MINOT — The Ward County Commissioners rejected the Tax Increment Financing (TIF) for the remodeling of the Midwest Federal Big M building on Tuesday with a vote of three against and two for it.
Commissioner John Fjedahl explained why he voted it down, “One of the questions I have is, the county was not a part of the negotiation process, and it’s my understanding that century code allows to ask for that. I’m not going to support this until we’ve been part of that process.”
Fjedahl also asked about who would be responsible if the project does not get completed in the 20-year TIF plan.
“It would be backed by us as developers, in the development agreement with the city,” replied Blake Nybakken, with EPIC Companies. “So it would be backed by personal guarantees. There will be a minimum assessed value, so even if the project for whatever reason doesn’t assess at the value that we’re projecting, in the agreement we’ll have the ability to have a minimum assessed value to ensure that those bond payments get paid.”
Commissioner John Pietsch said he would probably never support a TIF.
“I think one of the greatest responsibilities as a county commissioner is to be equitable, honest, and fair to all the residents and taxpayers of the county,” said Pietsch. “My goal is to make sure that hard working taxpayers aren’t paying more for their fair share of taxes because someone decided to provide tax relief to an entity that needed it less than the average taxpayer did. [The TIF] creates an unfair playing field for others in the same businesses.”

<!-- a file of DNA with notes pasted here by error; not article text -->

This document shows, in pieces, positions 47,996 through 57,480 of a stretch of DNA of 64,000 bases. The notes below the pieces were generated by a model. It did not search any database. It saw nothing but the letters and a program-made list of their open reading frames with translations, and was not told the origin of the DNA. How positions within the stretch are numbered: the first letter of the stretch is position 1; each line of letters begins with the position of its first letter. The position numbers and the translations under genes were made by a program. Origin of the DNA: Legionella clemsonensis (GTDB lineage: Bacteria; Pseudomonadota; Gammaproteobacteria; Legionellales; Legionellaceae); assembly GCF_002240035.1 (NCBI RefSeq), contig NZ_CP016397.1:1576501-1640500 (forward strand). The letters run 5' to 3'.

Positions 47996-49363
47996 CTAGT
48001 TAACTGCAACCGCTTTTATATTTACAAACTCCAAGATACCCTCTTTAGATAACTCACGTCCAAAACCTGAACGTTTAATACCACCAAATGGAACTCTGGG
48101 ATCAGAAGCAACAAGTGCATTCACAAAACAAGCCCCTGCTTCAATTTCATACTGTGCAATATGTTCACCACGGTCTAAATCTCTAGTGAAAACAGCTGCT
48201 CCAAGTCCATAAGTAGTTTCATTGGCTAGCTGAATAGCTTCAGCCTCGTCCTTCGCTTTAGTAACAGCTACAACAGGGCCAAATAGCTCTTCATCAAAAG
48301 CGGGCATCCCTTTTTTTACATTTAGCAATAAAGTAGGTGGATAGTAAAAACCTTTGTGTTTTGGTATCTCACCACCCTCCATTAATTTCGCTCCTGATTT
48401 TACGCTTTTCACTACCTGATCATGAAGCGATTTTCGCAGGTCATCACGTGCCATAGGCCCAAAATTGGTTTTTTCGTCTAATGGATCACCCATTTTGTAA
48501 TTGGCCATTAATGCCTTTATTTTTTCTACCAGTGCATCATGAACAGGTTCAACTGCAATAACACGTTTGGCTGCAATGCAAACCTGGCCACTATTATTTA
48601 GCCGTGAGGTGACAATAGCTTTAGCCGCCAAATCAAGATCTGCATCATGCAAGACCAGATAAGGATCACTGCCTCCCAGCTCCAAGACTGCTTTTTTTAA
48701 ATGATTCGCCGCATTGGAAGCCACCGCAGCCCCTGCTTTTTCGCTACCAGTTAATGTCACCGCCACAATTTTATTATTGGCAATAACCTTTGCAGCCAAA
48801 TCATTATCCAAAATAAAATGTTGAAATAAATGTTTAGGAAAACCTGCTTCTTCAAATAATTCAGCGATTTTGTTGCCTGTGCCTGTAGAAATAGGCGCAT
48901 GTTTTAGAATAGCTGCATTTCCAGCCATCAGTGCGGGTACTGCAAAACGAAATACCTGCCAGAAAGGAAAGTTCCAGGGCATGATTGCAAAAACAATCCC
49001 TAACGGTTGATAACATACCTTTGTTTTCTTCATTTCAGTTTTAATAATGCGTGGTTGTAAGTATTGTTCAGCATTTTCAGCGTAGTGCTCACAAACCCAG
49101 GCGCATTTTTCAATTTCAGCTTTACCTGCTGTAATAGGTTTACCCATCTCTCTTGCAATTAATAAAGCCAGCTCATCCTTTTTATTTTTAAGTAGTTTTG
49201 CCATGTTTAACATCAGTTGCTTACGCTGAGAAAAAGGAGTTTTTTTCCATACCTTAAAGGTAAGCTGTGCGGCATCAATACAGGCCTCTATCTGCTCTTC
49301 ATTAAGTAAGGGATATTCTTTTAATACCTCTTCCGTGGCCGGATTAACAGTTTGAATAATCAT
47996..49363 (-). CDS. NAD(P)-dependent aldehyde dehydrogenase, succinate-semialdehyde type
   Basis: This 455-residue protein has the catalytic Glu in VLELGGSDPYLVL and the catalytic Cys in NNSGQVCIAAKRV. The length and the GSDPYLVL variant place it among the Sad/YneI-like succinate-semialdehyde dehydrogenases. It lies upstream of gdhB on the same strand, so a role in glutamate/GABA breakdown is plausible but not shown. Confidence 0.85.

Pietsch added that he believes EPIC can receive other investments and continue with the renovation without a TIF from the city or county.
Commissioner Howard Anderson expressed his reason for the no vote, because he said he believes the whole process was rushed.
Commissioner Chairperson Jim Rostad, on the other side, responded that he trusts the city manager and believes the city has done its due diligence.
“It may not be a perfect solution, but it is a solution to get this back on the tax rolls eventually and get a building that’s been on the blighted issue for some time,” said Rostad.
Commissioner Shelly Weppler described a reason for her yes vote was because of the asbestosis removal from the building that would be the first part of the project.
“You could have a building in better standing than it is right now,” said Weppler. She also added, “My understanding is that the TIF money will be repaid back at the rate that the taxes in the end will be, and that approximately $35,000 is coming back to the taxing entities. So we’re ahead of where we’re at already, just from the get go. But should that building come back, it’s certainly in a better position not to be demolished.”